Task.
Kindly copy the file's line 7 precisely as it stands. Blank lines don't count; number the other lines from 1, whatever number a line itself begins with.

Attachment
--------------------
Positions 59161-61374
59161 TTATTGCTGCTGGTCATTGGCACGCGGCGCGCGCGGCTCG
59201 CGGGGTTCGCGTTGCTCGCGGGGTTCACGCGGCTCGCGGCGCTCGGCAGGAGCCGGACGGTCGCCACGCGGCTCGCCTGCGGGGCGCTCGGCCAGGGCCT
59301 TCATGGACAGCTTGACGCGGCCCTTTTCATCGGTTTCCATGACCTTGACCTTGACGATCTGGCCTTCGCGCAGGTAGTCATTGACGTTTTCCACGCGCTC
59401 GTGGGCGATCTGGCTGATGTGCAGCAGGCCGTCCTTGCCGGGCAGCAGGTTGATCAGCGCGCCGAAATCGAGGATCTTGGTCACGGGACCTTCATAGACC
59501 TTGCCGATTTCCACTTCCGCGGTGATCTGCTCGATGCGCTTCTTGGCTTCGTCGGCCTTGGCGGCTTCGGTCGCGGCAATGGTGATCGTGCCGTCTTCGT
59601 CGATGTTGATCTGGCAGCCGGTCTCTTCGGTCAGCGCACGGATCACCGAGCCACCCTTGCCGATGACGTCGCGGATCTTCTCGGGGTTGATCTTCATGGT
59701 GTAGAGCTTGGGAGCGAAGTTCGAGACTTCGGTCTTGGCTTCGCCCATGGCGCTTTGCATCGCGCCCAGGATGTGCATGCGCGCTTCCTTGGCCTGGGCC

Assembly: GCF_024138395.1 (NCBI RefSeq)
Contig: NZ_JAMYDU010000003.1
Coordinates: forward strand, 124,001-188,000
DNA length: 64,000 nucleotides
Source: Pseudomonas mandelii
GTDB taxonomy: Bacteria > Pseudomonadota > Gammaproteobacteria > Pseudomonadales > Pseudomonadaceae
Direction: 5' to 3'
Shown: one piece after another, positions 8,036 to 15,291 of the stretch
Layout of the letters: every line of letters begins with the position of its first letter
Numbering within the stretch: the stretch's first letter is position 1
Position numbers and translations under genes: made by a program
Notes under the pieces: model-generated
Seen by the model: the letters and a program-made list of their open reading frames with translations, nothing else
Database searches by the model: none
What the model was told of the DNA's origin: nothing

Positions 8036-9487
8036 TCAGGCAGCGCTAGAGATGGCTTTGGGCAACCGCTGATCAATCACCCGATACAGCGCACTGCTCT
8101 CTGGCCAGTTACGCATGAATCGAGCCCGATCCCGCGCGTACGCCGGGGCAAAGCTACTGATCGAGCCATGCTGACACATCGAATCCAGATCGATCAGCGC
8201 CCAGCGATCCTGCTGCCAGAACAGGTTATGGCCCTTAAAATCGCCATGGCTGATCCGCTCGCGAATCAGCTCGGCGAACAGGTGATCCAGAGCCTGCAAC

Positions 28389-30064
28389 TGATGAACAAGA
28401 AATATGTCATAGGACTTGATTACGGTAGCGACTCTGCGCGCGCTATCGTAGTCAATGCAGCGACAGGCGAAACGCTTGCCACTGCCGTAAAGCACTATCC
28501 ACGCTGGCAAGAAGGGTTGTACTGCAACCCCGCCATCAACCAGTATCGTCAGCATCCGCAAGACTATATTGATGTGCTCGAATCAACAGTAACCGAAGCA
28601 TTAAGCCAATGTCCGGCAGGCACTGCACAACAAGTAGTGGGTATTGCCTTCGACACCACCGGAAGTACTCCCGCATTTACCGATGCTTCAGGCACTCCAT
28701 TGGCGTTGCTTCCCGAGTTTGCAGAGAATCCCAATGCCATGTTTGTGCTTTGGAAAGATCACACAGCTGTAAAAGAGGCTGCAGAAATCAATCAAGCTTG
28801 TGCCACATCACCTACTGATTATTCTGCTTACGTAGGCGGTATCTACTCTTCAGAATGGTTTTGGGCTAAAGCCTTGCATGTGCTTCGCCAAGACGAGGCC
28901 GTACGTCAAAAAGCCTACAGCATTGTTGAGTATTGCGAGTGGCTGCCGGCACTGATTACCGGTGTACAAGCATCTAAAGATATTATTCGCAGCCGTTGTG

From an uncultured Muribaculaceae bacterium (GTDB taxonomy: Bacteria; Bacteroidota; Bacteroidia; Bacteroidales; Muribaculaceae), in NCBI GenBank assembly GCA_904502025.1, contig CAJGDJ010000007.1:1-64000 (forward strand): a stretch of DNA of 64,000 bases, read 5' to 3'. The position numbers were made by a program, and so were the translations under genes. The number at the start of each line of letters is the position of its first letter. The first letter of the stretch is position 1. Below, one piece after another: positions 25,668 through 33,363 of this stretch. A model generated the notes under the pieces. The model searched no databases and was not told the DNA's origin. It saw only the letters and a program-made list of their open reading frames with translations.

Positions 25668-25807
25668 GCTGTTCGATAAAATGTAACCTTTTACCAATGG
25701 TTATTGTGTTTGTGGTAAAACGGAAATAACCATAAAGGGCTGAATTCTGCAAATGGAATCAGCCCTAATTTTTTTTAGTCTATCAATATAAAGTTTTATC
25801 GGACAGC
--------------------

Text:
59601 CGATGTTGATCTGGCAGCCGGTCTCTTCGGTCAGCGCACGGATCACCGAGCCACCCTTGCCGATGACGTCGCGGATCTTCTCGGGGTTGATCTTCATGGT